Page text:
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Contributor Matt Holzman and friends in Ghana.

In our ever-expanding global community, it's no surprise that more and more people are traversing continents and crossing oceans with the sole purpose of tasting local delicacies in far-off locales. Our contributor Matt Holzman recently traveled to the far reaches of Ghana to try and discover what is it about a pounded glob of starch called 'Fufu' that seems to pull the heartstrings of a nation. Holzman gets his Fufu, but finds it all a little hard to swallow... Bon Appetit!

The Mystery of Fufu

By Matt Holzman, 5/31/2002

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In LA, you can find Korean pine nut porridge and Peruvian skewered beef hearts in the same mini-mall. But, you just can't find a good bowl of Fufu, according to my friend Rocky who's from Ghana. Fufu is a quintessentially West African food, and one of Rocky's favorite topics.

Rocky: You know, the whole thing is that Fufu is a state of mind. What I'm saying is, that to really explain why people love Fufu, you know, it doesn't, it's not a logical explanation. You know, you can't really explain. When you get to eat Fufu, how it's eaten, you know what I mean. That's how it is and I don't know why. I just know it tastes good.

Rocky can go on and on about Fufu, but he never really says exactly what it is. But from what I gathered, Fufu's like a big rubbery African matzo ball. This was something I had to see for myself. So when I traveled to Ghana, I just had to try that voodoo that Fufu does so well.

Rocky and his brother Bob pick me up at the airport in Accra. I figured we'd stop at the local drive-through and pick up a Fufu combo on the way home. But there aren't any fast food places in Ghana, mostly because Ghanaian food's just not all that fast. So we head off to the market to get everything we'd need to make Fufu ourselves.

Actually, you don't really go to the market in Ghana, it just appears around you as you drive down the street. There's no sign, or parking lot, or shopping carts; you know you're there when the car's stuck in a crowd of women with baskets of produce on their heads and babies strapped to their backs. Vendors sell everything from spices to dried fish to squawking chickens, to things I've never seen before. But the best seller in all the market has got to be cassava, which are displayed in neat piles up and down the street. Cassava are the main ingredient in Fufu, and they look like yams on steroids. Bob negotiates for three or four big ones and a small bunch of plantain.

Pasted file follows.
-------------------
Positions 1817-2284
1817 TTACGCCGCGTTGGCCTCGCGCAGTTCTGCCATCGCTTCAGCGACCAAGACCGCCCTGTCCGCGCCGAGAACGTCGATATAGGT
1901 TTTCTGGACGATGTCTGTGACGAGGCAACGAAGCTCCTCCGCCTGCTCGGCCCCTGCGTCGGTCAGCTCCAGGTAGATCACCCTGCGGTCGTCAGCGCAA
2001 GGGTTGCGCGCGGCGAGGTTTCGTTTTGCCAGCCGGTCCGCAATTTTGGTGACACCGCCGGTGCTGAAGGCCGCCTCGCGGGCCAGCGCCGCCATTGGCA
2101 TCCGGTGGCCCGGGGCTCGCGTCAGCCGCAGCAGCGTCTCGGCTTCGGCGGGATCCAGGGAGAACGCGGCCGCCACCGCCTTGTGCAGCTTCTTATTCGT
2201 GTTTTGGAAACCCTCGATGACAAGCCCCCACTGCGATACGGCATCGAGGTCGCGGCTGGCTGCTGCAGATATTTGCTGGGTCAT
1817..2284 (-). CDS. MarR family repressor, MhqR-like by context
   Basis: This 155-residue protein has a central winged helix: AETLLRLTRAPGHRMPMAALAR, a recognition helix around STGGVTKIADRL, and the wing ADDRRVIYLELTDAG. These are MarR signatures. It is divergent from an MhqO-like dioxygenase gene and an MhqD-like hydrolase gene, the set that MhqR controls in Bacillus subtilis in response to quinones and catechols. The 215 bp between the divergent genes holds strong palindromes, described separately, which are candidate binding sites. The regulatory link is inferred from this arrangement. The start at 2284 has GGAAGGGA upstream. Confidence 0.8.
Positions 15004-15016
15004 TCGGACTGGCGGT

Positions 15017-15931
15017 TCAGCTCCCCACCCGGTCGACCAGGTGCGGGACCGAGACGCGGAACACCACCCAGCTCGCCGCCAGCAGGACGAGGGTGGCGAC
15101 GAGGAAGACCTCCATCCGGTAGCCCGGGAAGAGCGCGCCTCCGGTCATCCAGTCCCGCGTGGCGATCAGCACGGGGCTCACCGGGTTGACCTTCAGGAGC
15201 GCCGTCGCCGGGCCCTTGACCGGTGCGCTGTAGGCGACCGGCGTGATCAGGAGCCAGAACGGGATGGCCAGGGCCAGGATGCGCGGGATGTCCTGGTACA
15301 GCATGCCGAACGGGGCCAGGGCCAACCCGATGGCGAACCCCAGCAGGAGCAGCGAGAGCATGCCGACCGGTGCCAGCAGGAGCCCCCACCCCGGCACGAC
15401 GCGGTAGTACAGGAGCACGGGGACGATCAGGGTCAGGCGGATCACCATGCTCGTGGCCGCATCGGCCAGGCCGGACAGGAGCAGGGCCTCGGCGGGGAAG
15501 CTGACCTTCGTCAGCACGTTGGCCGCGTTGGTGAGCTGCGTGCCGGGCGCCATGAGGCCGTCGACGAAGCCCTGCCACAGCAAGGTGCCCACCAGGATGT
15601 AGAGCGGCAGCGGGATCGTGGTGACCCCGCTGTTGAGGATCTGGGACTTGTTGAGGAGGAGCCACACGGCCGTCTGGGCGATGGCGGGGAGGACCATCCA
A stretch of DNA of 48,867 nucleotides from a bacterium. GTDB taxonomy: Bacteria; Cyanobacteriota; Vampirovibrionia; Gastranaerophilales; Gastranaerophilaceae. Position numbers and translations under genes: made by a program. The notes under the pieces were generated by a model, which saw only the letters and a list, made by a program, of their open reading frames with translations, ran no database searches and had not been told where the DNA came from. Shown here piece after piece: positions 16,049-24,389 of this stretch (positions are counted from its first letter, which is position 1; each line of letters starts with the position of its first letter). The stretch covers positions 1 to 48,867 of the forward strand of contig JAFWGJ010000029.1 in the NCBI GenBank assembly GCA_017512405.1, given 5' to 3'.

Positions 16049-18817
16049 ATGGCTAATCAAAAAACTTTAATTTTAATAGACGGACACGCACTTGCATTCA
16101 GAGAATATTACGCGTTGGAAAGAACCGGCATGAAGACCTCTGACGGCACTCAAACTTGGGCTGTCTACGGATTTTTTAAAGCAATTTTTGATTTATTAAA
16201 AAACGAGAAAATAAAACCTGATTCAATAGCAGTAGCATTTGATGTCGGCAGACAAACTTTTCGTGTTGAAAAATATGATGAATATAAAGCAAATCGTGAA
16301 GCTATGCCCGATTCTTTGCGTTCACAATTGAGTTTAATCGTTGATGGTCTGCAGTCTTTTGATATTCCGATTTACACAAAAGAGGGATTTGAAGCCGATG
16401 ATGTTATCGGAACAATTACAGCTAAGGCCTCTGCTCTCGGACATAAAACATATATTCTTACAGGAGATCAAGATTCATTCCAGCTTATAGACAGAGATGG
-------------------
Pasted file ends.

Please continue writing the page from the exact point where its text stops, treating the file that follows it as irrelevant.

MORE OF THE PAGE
Fufu's traditionally served in soup. The soup we're making will be made of palm nuts, the date-sized red and orange fruit of the oil palm tree. You see them hanging in bunches from trees all over, but since we'd left our machetes at home, we had to buy them. Bob gets enough to fill two old Folger's cans.

Before we leave the market, we wind our way through a maze of rickety wood stalls to buy the last ingredients for the soup: spices you never heard of, and the world's hottest peppers.

Bob: I think it's time we escaped from here!

When we get back to the house, Bob drags out the old African Cuisinart -- a bucket-sized mortar and six-foot pestle, each carved from single pieces of wood.

We wrestle the bark-like skin off the cassava and hack the hard white flesh into chunks. Then, we throw it in boiling water along with the plantain. A half-hour later, our friend Baba drains the cassava and plantain and starts pounding it in the mortar.

While Baba pounds, Bob repeatedly sticks his hands into the mortar between strikes to fold the steaming mixture into itself. I keep thinking that I'm about to see a horrible accident, but Baba's song keeps a rhythm and the Fufu starts to come together.

Finally, after about an hour of pounding and folding, and folding and pounding, Baba stops. It gets blissfully quiet. I look into the depths of the mortar to see what I've come all this way to see. There, at the bottom, is a shiny white orb the size of a basketball. It just looks like bread dough, and I think to myself, "So, this is Fufu?"

The moment the Fufu hits the table, a crowd of Rocky's friends appear. His wife Cary serves us each a bowl of peanut butter-colored palm nut soup. Each bowl has a fist-sized ball of Fufu sitting in the middle. But she doesn't give us spoons or forks. It seems there are two important details that Rocky forgot to mention about Fufu: first, you eat it with your hands; second, and this is really the hard part, you don't chew.

For my money, Fufu is a bit hard to swallow -- pun intended. It's slimy and rubbery, and pretty much tasteless. After three or four attempts at choking it down, I just give up. But when I look around the room at Rocky and his family and friends eating and laughing, covered in palm nut soup, I begin to realize what he was trying to tell me about Fufu. I thought he was talking about a kind of food, but it turns out he was describing a way of life.

Fufu is only part cassava; it's main ingredients are custom, community, and the comfort of home. You see, when a Ghanaian like Rocky says Fufu is a state of mind, the state he's referring to is Ghana.

In Accra, I'm Matt Holzman for The Savvy Traveler.

Savvy Resources:

Ironically, though Ghana isn't really a tourist destination, per se, the country and people are naturally tourist-friendly. English is spoken almost everywhere, crime is low, the government is stable, the people are incredibly warm, and transportation and accommodations are generally reasonable. The most common flights to Accra are through London on British Airways, or Amsterdam on KLM. The major tour books have great information and http://www.ghanaweb.com is also a good resource.

Rocky Dawuni oftens plays in the U.S. Tour dates and more information about Rocky can be found at http://www.rockydawuni.com.

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